Madeline Miller

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Madeline Miller
Madeline Miller - Kolkata 2013-02-03 4377 Cropped.JPG
Madeline Miller at the Kolkata Literary Meet 2013, India
Born (1978-07-24) July 24, 1978 (age 38)[1]
Boston, United States
Occupation Teacher, novelist
Notable works The Song of Achilles
Notable awards Orange Prize for Fiction

Madeline Miller is an American novelist, whose debut novel was The Song of Achilles. Miller spent ten years writing the book while she worked as a Latin and Greek teacher. The novel, set in Greece, tells the story of the love between Achilles and Patroclus. The Song of Achilles won the Orange Prize for Fiction, making Miller the fourth debut novelist to win the prize.

Early life[edit]

Miller was born on July 24, 1978 in Boston and grew up in New York City and Philadelphia.[2][3] After graduating from Brown University with a bachelor's and master's in Classics, Miller went on to teach Latin, Greek and Shakespeare to high school students.[2][3][4] She also studied at the University of Chicago's Committee on Social Thought and at the Yale School of Drama.[5] As of May 2012 Miller lived in Cambridge, Massachusetts teaching and writing.[3][4]

Miller told a reporter from The Guardian that she has been inspired by a lot of books, poetry and authors, including David Mitchell, Lorrie Moore, Anne Carson and Virgil.[6]

The Song of Achilles[edit]

The Song of Achilles, Miller's debut novel, was released in September 2011.[3][7] The book took her ten years to write.[2][3] After discarding a completed manuscript five years into her writing, she started again from scratch,[2] struggling to perfect the voice of her narrator.[2] The Song of Achilles, set in Greece, tells the story of a love affair between Achilles and Patroclus.[4] Miller was inspired by the account of the two men from Homer's Iliad and said she wanted to explore who Patroclus was and what he meant to Achilles.[4] On her inspiration for the novel, Miller explained:

Miller had become transfixed by Achilles after her mother read the Iliad to her when she was younger. She also found Patroclus "tantalizing" because he is a minor character that later had a "big impact" on the outcome of the Trojan War.[2] The writer used classical texts by Ovid, Virgil, Sophocles, Apollodorus, Euripides and Aeschylus to help with the plot, as well as accounts of Achilles' childhood friendship with Patroclus and his martial training.[2][9] Miller also uses quotes from Homer in the text.[2]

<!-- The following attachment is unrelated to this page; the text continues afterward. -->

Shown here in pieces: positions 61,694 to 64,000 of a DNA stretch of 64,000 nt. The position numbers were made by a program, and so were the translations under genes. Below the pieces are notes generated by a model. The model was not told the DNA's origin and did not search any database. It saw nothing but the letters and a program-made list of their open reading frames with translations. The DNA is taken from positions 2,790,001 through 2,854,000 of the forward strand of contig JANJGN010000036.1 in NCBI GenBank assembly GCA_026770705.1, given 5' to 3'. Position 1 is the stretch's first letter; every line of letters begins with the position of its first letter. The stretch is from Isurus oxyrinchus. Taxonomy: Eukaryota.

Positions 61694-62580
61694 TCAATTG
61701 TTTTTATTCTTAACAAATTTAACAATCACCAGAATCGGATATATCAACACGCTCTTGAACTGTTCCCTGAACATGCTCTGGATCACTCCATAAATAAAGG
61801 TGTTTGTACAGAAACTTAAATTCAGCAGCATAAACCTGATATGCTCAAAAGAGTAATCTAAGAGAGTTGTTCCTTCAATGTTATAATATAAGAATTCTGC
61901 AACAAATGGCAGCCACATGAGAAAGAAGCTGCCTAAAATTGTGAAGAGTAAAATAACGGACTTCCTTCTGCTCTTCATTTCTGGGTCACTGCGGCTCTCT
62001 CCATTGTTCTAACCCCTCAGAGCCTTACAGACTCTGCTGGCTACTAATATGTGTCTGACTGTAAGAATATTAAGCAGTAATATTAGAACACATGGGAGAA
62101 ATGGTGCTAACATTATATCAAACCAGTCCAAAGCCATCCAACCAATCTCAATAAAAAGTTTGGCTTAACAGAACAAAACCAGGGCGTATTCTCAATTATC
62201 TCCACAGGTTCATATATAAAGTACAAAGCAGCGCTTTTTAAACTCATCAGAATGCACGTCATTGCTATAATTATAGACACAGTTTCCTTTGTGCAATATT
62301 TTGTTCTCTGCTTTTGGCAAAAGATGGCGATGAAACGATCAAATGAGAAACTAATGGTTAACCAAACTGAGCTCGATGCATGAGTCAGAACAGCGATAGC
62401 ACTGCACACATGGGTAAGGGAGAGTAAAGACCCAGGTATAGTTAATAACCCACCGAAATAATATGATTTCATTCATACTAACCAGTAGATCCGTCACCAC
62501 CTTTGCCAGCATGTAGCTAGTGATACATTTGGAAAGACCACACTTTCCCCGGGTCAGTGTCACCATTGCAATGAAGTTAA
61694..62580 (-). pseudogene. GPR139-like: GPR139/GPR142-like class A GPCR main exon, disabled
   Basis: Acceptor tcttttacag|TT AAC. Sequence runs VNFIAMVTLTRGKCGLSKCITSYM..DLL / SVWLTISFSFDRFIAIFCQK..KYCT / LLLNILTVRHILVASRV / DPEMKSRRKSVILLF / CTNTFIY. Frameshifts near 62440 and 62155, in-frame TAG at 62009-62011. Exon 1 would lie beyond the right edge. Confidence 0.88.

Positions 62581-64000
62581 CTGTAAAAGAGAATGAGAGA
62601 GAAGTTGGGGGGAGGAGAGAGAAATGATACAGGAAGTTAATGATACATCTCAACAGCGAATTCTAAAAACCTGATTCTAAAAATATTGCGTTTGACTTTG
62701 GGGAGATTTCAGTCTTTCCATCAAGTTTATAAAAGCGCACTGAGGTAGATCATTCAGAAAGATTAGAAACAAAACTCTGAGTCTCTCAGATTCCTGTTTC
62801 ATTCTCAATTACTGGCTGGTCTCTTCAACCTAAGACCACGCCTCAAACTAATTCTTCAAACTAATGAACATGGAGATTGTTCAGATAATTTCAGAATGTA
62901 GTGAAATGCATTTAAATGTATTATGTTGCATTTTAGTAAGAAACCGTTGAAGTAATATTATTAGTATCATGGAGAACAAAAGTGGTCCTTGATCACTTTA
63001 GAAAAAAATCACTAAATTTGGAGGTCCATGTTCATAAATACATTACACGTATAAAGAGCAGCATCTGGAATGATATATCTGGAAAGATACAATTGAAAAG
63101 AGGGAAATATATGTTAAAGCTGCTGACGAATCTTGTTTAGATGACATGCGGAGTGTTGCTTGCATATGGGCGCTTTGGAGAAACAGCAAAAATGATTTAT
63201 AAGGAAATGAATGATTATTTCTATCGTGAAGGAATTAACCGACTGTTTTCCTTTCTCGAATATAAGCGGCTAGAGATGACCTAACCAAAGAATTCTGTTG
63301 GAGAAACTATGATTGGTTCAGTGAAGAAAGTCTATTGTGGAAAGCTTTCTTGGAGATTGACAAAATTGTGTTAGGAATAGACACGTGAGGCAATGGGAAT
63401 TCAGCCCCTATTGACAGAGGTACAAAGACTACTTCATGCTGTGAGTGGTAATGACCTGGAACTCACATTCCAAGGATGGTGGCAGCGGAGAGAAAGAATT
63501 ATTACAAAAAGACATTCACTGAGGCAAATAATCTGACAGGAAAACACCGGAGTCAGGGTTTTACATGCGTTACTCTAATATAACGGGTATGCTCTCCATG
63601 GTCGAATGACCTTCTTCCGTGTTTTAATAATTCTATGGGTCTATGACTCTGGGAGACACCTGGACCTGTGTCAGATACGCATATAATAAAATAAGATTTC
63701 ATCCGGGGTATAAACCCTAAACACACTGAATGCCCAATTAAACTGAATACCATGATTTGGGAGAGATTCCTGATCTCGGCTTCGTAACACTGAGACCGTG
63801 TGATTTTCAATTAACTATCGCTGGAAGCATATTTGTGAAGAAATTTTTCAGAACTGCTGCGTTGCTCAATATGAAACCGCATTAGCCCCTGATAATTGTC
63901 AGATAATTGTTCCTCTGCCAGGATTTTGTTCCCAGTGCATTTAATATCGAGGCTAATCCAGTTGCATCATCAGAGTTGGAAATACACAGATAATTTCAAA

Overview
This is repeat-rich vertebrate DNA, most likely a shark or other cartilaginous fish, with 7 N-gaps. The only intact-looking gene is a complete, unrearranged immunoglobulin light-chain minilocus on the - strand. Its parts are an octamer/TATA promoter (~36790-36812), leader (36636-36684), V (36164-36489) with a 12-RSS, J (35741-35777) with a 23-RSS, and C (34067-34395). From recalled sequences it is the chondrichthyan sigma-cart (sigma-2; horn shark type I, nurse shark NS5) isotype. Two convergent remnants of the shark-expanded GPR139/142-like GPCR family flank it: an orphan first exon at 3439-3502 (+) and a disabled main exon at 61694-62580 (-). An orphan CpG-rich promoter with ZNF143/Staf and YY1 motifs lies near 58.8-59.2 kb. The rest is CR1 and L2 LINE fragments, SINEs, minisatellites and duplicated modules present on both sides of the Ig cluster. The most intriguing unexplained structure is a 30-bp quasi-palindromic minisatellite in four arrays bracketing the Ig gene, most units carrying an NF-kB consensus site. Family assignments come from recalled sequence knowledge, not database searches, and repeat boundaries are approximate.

The Song of Achilles was the winner of the 17th annual Orange Prize for Fiction.[8] Carolyn Kellogg of the Los Angeles Times wrote that it was a surprise win, with Miller being "the dark horse in this year's race".[8] Joanna Trollope, chair of the judges, commented "This is a more than worthy winner – original, passionate, inventive and uplifting. Homer would be proud of her."[8] The book was also shortlisted for the 2013 Chautauqua Prize.[10]


  1. ^ Leonard, Sue (September 24, 2011). "Beginner's Pluck". Irish Examiner. Retrieved June 13, 2012. 
  2. ^ a b c d e f g h Alter, Alexandra (February 24, 2012). "Rewriting the Story of Achilles". The Wall Street Journal. Retrieved May 30, 2012. 
  3. ^ a b c d e Brown, Mark (May 30, 2012). "Orange prize for fiction 2012 goes to Madeline Miller". The Guardian. Retrieved May 30, 2012. 
  4. ^ a b c d Marsden, Sam (May 30, 2012). "Orange Prize for Fiction goes to Madeline Miller’s story of a love affair overshadowed by the Trojan War". The Daily Telegraph. Retrieved May 30, 2012. 
  5. ^ "About Madeline". Retrieved May 30, 2012. 
  6. ^ "Paperback Q&A: Madeline Miller on The Song of Achilles". The Guardian. May 1, 2012. Retrieved May 30, 2012. 
  7. ^ Ana (December 21, 2011). "Book Review: The Song of Achilles by Madeline Miller". The Book Smugglers. Retrieved May 30, 2012. 
  8. ^ a b c d Kellogg, Carolyn (May 30, 2012). "First-time author Madeline Miller wins last-ever Orange Prize". Los Angeles Times. Retrieved May 30, 2012. 
  9. ^ Ciabattari, Jane (March 21, 2012). "Madeline Miller Discusses 'The Song of Achilles'". The Daily Beast. Retrieved June 1, 2012. 
  10. ^ Ron Charles (May 15, 2013). "Timothy Egan wins Chautauqua Prize for "Short Nights of the Shadow Catcher"". Washington Post. Retrieved September 26, 2013. 

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